Dear Me with a New Degree—
Congratulations! This has been a long road of late nights, tough clinicals and lots of tests. The State of Missouri says you are ready to practice, even though I know you feel a little bit uncertain. The truth is, you will never feel like you know everything, even ten or fifteen years later, so it’s okay to just go with what you know and trust your gut. Trusting your gut will be very important, so pay attention to that feeling. You will find yourself questioning protocols, procedures and policies. Never put one of those above what you know to be good patient care. Ask for clarifications and don’t be afraid to speak up. Seniority and authority should be respected, but your instinct is what will make you great in this setting.
Get to know your co-workers. Not just the nurses, therapists and doctors you interact with, but everyone in your facility. Chat with the housekeepers, learn the names of the food server’s kids, and talk sports with the maintenance guy who fixes the light above your desk. Everyone in your facility plays a very important role, not just the front line medical staff. When you take the time to interact with people, you can give your patients the best care by knowing exactly who to turn to when there is a need. And you will learn that you are just a small cog in the big machine, and humility is a good thing.
Be nice, but don’t be a pushover. Listen to your colleagues. Learn from their training, and be willing to accept that many times there is more than one way to successfully treat a patient. You will work with some brilliant people who will change the way you practice your craft. However, remember that you are there to be the expert in your field. You might not have the same knowledge base as other professionals you are working with, but you have training and experience that is vital. Don’t be afraid to give your opinion when it’s appropriate, to speak up for the patient if you have questions about treatment plans or to take your concerns to management if you truly feel they are warranted.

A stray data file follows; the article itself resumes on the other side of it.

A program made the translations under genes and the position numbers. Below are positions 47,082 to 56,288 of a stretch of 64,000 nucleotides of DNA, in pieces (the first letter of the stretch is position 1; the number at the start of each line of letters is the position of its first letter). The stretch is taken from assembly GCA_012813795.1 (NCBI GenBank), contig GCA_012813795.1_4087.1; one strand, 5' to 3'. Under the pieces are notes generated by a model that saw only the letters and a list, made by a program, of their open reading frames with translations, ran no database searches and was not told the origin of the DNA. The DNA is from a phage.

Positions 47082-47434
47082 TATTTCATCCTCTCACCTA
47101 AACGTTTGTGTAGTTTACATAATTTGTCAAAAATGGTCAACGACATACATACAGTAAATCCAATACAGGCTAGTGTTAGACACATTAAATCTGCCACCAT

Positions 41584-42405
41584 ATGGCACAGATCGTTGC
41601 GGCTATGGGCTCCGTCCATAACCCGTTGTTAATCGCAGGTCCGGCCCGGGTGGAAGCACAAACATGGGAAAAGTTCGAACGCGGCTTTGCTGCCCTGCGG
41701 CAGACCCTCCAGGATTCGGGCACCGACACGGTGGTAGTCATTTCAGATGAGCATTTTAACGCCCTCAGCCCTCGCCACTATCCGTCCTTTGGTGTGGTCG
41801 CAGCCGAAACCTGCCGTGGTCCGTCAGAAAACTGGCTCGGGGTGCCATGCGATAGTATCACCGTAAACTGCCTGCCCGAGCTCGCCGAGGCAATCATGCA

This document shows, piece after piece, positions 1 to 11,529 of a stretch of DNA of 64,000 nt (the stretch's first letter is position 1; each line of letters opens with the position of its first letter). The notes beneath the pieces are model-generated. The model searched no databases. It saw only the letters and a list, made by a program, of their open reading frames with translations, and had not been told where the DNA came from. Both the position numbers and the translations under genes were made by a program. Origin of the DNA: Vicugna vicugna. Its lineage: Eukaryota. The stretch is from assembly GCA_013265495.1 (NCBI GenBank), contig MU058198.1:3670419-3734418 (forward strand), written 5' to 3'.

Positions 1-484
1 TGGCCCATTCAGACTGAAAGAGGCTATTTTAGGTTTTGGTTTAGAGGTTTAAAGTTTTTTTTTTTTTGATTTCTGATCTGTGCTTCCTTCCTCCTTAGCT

Surround yourself with positive, happy people. It’s easy to get sucked into facility soap operas, and there will be drama whether you work with 6 people or 6,000. You cannot be dragged down and lifted up at the same time, so choose wisely. And if you can’t find anyone positive to associate with, perhaps it’s time to find new co-workers. It is not your responsibility to provide the “happy” for your team, just the “happy” for you, and if you are always trying to fight negativity you will start to get resentful and tired.
Find mentors you respect, and not just mentors in your same field. Ask to shadow them, take them to lunch, pick their brains for what keeps them motivated and makes them tick. If you want to grow as a practitioner, you need to align yourself with people that will challenge you and cheer you on. And if you can’t find a single person in your facility that you respect and admire to be a mentor…leave. Your professional growth is ultimately your responsibility, not your facility’s. Every moment you are not growing, learning, and improving is a moment wasted.
Celebrate the little successes. You will have lots of “firsts” in the next few years, some good—the first time a patient tells you that you made a difference in her life, and some not so good—the first time you realize you have someone else’s bodily fluids on your scrubs. Each one is an experience to remember. Your professional life will be filled with little moments that shape you as a provider. Cherish all of them.
Most of all, don’t lose your passion. You are going into your chosen profession, ready to make your patients and your professional community better. The best providers still feel this way 10 years later, even 30 years later. You were born to do this. There is a whole world waiting for you to change it. Get after it.
Love and Good Luck,
The More Experienced, Wiser, Just as Passionate Me
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